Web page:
The SpatialLabs View does not support HDR, but given the average brightness and lack of dimming zones, you aren’t missing out.
Viewing angles and uniformity
Panel uniformity is well above average on the SpatialLabs View, which we’d expect from a creator-class display. Brightness fluctuates by around 20 cd/m² in the corners (7%), but this is still a very good result and unnoticeable. Colour uniformity is equally good, with no visible deviation when viewing solid blocks of colour. This is a very good result worthy of a premium display.
No IPS glow was visible in the corners of the display, and there was no discernible backlight bleed around the bezels. Off-angle viewing was excellent, with only a slight loss in brightness when moving around the display and stable contrast at the steepest of viewing angles.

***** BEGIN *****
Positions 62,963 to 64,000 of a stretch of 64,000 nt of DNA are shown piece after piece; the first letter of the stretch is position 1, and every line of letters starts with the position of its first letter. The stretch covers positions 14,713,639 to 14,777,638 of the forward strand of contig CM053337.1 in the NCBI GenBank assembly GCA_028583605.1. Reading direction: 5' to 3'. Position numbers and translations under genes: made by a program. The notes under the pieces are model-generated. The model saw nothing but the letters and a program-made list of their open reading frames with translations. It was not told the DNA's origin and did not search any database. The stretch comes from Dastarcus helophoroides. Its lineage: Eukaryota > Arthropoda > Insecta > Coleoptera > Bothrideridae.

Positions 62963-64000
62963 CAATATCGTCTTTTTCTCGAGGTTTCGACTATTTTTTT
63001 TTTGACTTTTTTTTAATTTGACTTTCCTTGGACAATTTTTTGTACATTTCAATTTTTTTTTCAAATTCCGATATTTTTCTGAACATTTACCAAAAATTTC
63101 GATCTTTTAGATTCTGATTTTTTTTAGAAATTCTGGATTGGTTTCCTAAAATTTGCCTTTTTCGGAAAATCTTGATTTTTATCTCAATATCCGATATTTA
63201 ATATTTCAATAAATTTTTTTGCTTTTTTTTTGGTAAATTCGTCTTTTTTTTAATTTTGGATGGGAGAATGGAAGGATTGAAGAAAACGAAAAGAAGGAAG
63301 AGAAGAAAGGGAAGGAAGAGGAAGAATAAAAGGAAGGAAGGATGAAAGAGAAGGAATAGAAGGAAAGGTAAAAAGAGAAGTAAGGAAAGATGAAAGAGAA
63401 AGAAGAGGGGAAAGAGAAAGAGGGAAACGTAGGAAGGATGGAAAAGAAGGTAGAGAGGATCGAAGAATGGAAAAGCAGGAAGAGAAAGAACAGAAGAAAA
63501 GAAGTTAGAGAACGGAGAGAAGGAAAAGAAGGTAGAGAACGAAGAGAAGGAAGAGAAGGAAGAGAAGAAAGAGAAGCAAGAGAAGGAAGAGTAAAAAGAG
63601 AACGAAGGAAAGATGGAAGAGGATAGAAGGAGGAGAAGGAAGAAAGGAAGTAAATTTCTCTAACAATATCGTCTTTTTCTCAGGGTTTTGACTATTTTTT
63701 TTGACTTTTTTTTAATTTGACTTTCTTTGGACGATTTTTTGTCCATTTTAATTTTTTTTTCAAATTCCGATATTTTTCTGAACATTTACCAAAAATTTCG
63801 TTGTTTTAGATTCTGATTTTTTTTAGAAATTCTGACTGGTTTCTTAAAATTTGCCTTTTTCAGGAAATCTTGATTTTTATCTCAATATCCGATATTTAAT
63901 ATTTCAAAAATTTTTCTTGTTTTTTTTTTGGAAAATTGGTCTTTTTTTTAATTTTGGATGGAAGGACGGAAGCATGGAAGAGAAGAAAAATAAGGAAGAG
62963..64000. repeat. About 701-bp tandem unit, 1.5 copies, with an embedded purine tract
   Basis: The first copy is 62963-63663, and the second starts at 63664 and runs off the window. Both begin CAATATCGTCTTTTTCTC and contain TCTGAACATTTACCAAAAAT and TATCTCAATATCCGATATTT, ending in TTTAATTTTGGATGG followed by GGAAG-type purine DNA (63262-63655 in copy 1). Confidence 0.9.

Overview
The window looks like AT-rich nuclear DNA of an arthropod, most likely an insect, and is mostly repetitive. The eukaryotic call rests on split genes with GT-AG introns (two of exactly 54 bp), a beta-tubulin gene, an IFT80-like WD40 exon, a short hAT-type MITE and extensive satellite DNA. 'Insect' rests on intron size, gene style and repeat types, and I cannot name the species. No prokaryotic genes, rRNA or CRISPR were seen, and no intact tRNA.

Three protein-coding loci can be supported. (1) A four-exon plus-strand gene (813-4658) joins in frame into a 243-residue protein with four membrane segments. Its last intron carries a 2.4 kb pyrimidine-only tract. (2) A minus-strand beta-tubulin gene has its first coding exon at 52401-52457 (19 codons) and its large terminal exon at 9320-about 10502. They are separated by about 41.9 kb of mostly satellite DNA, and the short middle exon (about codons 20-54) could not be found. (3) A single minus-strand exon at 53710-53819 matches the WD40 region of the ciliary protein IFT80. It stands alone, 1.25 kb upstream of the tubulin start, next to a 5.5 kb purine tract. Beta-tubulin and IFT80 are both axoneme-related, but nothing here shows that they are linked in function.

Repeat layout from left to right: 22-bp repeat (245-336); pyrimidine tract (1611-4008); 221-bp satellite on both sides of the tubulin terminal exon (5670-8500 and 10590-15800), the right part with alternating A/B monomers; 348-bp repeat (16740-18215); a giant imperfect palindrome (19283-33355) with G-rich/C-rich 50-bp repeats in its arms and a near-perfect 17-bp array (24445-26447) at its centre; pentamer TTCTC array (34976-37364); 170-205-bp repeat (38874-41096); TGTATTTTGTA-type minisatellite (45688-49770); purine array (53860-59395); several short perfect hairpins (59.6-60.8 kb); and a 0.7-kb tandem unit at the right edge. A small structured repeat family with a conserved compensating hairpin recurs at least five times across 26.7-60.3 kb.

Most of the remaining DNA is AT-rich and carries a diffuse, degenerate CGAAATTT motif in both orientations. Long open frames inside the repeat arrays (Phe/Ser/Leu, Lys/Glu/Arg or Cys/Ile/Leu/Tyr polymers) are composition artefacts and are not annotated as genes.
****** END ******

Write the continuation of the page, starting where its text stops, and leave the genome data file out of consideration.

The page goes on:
The ACER SpatialLabs View is expensive, but it’s a premium product by almost every metric. The build quality is exemplary, and the image quality is suitable for even the most discerning of creative professionals. As an outright gaming monitor, the pixel response and input delay make it harder to recommend, but the View isn’t designed for that. This is a unique product for professionals that has a superb party trick, providing a gaming experience that’s unlike anything I’ve experienced outside of VR.
I’ve long been a fan of 3D, and I still own and use a 3D TV to this day, but the SpatialLabs View tech is on another level. No other 3D display I’ve used does so well at bringing objects so far out of the screen – with the View, it feels like you can touch them with your nose.
If you’re all about gaming, like us, the upcoming SpatialLabs View Pro 27 looks incredibly promising, with 4K at 160 Hz, FreeSync and G-Sync compatibility and, crucially, a 5 ms response time.